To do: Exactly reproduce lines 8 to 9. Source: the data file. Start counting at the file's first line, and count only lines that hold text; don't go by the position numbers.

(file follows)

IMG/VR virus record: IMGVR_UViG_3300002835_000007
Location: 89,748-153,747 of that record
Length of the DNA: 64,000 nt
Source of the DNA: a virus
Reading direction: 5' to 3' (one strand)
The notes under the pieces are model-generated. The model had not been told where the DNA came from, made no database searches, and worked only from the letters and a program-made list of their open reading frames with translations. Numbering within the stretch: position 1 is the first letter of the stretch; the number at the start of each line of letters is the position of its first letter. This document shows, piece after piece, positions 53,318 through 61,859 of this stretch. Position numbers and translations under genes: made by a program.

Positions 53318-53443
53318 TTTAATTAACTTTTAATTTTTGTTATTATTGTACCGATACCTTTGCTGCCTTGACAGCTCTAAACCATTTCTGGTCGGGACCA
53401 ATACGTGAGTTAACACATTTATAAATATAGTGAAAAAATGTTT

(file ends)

53318 TTTAATTAACTTTTAATTTTTGTTATTATTGTACCGATACCTTTGCTGCCTTGACAGCTCTAAACCATTTCTGGTCGGGACCA
53401 ATACGTGAGTTAACACATTTATAAATATAGTGAAAAAATGTTT